The judge postponed any decision on a plan to require the utility to de-energize power lines during high winds, explaining that he wants to see what the California Public Utilities Commission — which regulates PG&E — decides on the issue.
“The prudent thing to do when you’re uncertain is to turn the power off,” he said. “When the public complains that everything in the refrigerator is bad and the ice cream melted, then you could blame the judge. I’m willing to take the heat.”
Steve Campora, an attorney who represented victims of the pipeline blast, said he was pleased that Alsup confirmed that he was the one who would decide if PG&E violated the terms of its probation, not the CPUC, as PG&E had wanted.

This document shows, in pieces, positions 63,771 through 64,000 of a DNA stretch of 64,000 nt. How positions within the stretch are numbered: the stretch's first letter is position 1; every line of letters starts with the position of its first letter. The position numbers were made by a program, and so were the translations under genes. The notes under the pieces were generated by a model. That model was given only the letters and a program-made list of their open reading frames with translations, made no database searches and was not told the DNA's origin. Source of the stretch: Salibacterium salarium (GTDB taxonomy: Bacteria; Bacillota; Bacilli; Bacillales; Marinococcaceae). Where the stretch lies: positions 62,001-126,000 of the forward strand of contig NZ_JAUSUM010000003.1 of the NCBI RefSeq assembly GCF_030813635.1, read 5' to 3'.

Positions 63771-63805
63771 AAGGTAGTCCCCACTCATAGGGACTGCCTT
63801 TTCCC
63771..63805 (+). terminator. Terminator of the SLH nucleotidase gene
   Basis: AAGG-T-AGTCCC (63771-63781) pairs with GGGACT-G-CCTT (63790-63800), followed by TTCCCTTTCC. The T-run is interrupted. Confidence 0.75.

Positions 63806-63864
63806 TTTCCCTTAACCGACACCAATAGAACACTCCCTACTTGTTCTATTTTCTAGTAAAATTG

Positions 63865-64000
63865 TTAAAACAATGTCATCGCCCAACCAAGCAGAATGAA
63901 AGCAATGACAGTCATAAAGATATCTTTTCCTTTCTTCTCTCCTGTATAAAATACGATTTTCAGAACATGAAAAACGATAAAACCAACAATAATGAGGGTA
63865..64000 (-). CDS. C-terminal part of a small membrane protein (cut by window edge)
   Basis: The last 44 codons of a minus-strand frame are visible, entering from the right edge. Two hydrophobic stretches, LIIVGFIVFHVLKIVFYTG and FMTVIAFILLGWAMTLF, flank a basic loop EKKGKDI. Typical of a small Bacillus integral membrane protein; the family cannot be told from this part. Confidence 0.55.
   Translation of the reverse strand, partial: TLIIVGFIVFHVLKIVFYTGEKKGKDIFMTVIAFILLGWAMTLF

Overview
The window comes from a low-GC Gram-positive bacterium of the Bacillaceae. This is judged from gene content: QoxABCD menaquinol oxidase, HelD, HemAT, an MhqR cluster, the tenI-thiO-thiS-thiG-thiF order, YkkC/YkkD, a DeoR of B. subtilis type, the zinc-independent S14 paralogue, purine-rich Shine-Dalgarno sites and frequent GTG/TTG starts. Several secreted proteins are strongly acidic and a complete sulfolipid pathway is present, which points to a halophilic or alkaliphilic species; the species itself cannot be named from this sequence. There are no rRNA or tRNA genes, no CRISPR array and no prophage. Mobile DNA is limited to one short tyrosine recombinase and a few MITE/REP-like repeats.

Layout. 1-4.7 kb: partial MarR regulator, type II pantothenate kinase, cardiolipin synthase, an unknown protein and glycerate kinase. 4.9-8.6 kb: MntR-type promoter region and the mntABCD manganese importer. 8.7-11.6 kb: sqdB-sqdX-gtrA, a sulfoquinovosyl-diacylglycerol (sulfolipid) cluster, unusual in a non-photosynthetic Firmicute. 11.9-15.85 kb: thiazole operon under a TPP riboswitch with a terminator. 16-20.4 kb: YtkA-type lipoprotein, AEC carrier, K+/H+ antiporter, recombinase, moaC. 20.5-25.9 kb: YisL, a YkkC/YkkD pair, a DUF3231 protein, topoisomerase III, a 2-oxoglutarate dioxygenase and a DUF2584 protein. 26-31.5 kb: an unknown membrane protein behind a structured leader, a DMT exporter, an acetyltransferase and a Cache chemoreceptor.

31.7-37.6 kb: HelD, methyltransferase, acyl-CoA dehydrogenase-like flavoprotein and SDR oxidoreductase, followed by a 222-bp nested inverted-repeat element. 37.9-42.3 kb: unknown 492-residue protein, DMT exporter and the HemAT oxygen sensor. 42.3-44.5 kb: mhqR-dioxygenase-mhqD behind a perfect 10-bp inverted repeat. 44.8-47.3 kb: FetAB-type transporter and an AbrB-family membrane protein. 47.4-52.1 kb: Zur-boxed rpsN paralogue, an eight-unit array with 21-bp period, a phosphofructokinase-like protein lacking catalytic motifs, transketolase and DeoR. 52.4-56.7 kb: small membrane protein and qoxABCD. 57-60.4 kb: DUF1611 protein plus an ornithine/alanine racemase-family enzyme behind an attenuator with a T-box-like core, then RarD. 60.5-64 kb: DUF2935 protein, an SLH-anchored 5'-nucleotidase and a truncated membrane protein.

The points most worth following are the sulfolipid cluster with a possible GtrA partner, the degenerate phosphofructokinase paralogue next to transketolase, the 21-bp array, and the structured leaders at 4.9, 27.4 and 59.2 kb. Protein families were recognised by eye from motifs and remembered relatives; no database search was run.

“He kept the violation of probation in his ballpark and didn't transfer it over to the CPUC,” Campora said. “And he said no, no, no, this judge will decide whether you're in violation of the law, which is a good thing.”
This story incorrectly stated the amount in dividends that Judge William Alsup said PG&E has paid shareholders in recent years. The amount Judge Alsup cited was $4.5 billion.